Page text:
• Xerostomia was associated with: use of medications with hyposalivatory side-effects; difficulty with dry foods; cracked lips; dry eyes; difficulty swallowing; and, among males, current cigarette smoking.[ncbi.nlm.nih.gov]
  • Untreated xerostomia can lead to oral yeast infections, salivary gland infections, and dry and cracking lips and tongue. Therefore, early detection and treatment of xerostomia is important for patient health and well-being.[news-medical.net]
  • Patients may report a sore or burning sensation, cracked lips, and fissures in the corners of the lips. Normal saliva contains enzymes that protect the teeth and gums from bacteria, keeping them healthy.[oncolink.org]
Halitosis
  • The consequences of Xerostomia for the oral health are serious : oral lesions, dental caries, gingivits and periodontal disease, candidiasis and halitosis to name a few. It can also contribute to poor nutrition and psychological discomfort.[oralscience.com]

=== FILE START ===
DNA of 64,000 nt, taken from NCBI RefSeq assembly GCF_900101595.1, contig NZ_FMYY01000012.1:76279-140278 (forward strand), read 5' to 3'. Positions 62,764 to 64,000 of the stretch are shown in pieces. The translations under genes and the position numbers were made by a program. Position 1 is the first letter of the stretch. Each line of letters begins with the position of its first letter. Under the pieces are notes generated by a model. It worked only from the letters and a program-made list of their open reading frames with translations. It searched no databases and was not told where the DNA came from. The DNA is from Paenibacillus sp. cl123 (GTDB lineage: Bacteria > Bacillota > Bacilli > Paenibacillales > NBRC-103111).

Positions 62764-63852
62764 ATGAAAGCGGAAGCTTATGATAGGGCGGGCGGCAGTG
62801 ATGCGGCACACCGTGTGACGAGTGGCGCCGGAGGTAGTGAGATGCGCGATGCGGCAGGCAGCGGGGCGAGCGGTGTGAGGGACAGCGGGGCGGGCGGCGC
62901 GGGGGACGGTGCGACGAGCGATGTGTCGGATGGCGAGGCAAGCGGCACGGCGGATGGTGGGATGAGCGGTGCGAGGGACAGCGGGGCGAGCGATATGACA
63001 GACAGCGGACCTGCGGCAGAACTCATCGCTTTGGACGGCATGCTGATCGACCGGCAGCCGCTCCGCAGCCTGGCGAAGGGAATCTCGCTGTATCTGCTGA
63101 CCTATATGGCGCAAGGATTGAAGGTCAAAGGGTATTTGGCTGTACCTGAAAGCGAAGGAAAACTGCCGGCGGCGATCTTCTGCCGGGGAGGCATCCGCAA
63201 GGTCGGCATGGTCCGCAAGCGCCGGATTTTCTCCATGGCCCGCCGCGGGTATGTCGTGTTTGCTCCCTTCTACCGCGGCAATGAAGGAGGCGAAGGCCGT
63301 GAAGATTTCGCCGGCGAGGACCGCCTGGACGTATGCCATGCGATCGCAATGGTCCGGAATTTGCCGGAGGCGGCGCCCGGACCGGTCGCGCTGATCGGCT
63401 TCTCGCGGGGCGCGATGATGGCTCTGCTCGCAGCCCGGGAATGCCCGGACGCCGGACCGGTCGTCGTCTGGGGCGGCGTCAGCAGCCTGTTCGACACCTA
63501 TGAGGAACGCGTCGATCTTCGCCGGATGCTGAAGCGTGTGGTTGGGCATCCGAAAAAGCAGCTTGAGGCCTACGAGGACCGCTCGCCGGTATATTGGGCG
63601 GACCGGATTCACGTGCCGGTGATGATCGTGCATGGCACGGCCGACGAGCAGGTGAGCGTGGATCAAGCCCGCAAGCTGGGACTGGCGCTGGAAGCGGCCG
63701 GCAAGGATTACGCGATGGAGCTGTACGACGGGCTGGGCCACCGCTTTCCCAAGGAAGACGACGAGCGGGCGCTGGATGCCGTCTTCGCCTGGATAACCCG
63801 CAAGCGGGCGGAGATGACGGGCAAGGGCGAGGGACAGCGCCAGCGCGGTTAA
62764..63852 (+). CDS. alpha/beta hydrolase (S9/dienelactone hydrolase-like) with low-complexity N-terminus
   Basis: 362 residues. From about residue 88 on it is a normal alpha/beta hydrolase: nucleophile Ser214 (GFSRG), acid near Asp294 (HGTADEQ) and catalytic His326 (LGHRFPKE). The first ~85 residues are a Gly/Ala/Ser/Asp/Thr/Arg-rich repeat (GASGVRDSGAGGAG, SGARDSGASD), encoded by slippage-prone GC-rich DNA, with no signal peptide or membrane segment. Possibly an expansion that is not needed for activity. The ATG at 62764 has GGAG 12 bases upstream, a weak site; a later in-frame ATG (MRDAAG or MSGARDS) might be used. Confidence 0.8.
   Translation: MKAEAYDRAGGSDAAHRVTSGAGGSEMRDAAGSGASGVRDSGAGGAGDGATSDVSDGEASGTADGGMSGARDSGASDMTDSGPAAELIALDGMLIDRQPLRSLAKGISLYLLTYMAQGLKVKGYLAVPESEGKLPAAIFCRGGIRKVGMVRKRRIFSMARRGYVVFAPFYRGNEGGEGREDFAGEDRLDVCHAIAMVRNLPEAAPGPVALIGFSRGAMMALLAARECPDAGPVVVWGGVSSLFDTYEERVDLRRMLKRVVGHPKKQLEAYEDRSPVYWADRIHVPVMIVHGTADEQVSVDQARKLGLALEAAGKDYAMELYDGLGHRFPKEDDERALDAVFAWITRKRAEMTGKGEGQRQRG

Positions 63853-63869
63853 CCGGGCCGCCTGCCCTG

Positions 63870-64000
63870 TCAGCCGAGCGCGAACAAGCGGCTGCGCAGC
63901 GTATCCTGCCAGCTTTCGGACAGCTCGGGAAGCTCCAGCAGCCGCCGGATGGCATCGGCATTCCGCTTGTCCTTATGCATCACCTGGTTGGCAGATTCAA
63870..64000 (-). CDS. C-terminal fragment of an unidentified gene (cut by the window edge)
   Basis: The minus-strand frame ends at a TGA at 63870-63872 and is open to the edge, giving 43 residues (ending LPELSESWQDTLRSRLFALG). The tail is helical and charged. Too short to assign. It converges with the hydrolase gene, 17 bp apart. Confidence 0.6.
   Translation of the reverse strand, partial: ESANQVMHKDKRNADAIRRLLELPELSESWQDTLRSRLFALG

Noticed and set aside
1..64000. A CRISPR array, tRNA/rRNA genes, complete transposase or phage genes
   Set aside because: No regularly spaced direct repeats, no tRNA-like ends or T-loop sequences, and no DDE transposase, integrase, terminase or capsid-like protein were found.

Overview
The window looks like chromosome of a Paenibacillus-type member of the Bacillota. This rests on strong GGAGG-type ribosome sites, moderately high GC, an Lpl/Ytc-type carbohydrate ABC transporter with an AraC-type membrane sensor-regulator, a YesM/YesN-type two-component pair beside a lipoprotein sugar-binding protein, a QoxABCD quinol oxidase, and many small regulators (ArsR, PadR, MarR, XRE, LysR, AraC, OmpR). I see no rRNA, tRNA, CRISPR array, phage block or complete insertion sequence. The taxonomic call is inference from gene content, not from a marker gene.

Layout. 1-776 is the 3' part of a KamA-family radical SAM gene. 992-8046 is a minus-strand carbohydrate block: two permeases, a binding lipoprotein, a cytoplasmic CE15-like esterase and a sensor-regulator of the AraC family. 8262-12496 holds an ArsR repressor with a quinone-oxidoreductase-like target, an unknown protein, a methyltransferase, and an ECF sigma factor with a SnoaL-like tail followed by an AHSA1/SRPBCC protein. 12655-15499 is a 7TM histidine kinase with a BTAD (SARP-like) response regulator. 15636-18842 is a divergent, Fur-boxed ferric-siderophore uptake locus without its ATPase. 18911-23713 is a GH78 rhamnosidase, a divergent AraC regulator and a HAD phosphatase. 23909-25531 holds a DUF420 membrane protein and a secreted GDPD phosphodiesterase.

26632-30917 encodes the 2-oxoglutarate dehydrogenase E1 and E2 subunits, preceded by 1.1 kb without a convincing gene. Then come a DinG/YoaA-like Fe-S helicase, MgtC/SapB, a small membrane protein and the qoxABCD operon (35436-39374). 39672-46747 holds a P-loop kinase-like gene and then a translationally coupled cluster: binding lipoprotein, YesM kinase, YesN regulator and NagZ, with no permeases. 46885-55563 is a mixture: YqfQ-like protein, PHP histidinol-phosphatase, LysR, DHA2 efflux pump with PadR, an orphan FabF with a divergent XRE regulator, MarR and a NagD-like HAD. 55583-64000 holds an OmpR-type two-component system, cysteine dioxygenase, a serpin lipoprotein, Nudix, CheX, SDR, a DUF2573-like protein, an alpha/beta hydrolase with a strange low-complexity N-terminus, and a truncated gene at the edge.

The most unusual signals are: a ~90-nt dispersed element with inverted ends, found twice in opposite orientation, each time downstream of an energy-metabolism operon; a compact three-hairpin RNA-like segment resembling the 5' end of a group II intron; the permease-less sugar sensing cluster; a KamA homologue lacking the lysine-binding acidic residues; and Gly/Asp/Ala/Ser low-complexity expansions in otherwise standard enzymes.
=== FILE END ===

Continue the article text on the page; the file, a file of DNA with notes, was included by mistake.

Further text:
• This condition can result in discomfort, interfere with speech and swallowing, make wearing dentures difficult, cause halitosis , and impair oral hygiene by causing a decrease in oral pH and an increase in bacterial growth.[msdmanuals.com]
  • Xerostomia can lead to dysgeusia, glossodynia, sialadenitis, cracking and fissuring of the oral mucosa, and halitosis. Oral dryness can affect denture retention, mastication, and swallowing.[ncbi.nlm.nih.gov]
  • […] more closely with symptoms of xerostomia than stimulated flow Diverse etiology includes idiopathic, autoimmune disease, drugs (anticholinergics), radiation therapy Causes increased dental caries, oral candidiasis, ascending sialadenitis, dysgeusia, halitosis[pathologyoutlines.com]
Dysgeusia
  • Xerostomia can lead to dysgeusia, glossodynia, sialadenitis, cracking and fissuring of the oral mucosa, and halitosis. Oral dryness can affect denture retention, mastication, and swallowing.[ncbi.nlm.nih.gov]
  • […] correlates more closely with symptoms of xerostomia than stimulated flow Diverse etiology includes idiopathic, autoimmune disease, drugs (anticholinergics), radiation therapy Causes increased dental caries, oral candidiasis, ascending sialadenitis, dysgeusia[pathologyoutlines.com]